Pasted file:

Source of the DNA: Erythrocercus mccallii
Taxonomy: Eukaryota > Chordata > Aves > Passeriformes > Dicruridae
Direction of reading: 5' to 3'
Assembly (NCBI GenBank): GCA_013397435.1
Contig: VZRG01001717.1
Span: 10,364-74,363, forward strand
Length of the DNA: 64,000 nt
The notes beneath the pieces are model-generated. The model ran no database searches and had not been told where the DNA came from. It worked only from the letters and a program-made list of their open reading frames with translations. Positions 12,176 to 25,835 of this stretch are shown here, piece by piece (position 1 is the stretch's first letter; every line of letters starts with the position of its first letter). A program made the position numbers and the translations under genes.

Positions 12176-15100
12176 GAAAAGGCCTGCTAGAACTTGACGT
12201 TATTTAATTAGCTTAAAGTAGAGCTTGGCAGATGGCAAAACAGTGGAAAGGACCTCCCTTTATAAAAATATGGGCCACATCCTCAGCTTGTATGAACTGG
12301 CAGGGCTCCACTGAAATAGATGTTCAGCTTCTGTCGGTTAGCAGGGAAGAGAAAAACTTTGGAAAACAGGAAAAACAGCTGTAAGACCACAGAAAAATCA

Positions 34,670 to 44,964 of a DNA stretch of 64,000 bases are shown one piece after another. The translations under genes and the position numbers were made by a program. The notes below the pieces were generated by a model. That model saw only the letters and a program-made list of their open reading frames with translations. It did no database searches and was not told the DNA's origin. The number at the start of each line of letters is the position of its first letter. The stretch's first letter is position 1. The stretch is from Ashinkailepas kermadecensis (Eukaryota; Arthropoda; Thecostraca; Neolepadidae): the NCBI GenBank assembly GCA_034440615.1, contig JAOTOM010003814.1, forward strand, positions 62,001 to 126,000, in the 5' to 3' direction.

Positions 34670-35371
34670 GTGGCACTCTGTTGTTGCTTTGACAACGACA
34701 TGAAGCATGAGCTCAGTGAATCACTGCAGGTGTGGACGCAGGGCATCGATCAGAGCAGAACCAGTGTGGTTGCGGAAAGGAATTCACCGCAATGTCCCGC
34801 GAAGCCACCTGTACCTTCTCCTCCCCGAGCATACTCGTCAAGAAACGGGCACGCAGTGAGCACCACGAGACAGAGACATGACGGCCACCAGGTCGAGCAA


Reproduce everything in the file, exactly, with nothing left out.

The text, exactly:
Source of the DNA: Erythrocercus mccallii
Taxonomy: Eukaryota > Chordata > Aves > Passeriformes > Dicruridae
Direction of reading: 5' to 3'
Assembly (NCBI GenBank): GCA_013397435.1
Contig: VZRG01001717.1
Span: 10,364-74,363, forward strand
Length of the DNA: 64,000 nt
The notes beneath the pieces are model-generated. The model ran no database searches and had not been told where the DNA came from. It worked only from the letters and a program-made list of their open reading frames with translations. Positions 12,176 to 25,835 of this stretch are shown here, piece by piece (position 1 is the stretch's first letter; every line of letters starts with the position of its first letter). A program made the position numbers and the translations under genes.

Positions 12176-15100
12176 GAAAAGGCCTGCTAGAACTTGACGT
12201 TATTTAATTAGCTTAAAGTAGAGCTTGGCAGATGGCAAAACAGTGGAAAGGACCTCCCTTTATAAAAATATGGGCCACATCCTCAGCTTGTATGAACTGG
12301 CAGGGCTCCACTGAAATAGATGTTCAGCTTCTGTCGGTTAGCAGGGAAGAGAAAAACTTTGGAAAACAGGAAAAACAGCTGTAAGACCACAGAAAAATCA

Positions 34,670 to 44,964 of a DNA stretch of 64,000 bases are shown one piece after another. The translations under genes and the position numbers were made by a program. The notes below the pieces were generated by a model. That model saw only the letters and a program-made list of their open reading frames with translations. It did no database searches and was not told the DNA's origin. The number at the start of each line of letters is the position of its first letter. The stretch's first letter is position 1. The stretch is from Ashinkailepas kermadecensis (Eukaryota; Arthropoda; Thecostraca; Neolepadidae): the NCBI GenBank assembly GCA_034440615.1, contig JAOTOM010003814.1, forward strand, positions 62,001 to 126,000, in the 5' to 3' direction.

Positions 34670-35371
34670 GTGGCACTCTGTTGTTGCTTTGACAACGACA
34701 TGAAGCATGAGCTCAGTGAATCACTGCAGGTGTGGACGCAGGGCATCGATCAGAGCAGAACCAGTGTGGTTGCGGAAAGGAATTCACCGCAATGTCCCGC
34801 GAAGCCACCTGTACCTTCTCCTCCCCGAGCATACTCGTCAAGAAACGGGCACGCAGTGAGCACCACGAGACAGAGACATGACGGCCACCAGGTCGAGCAA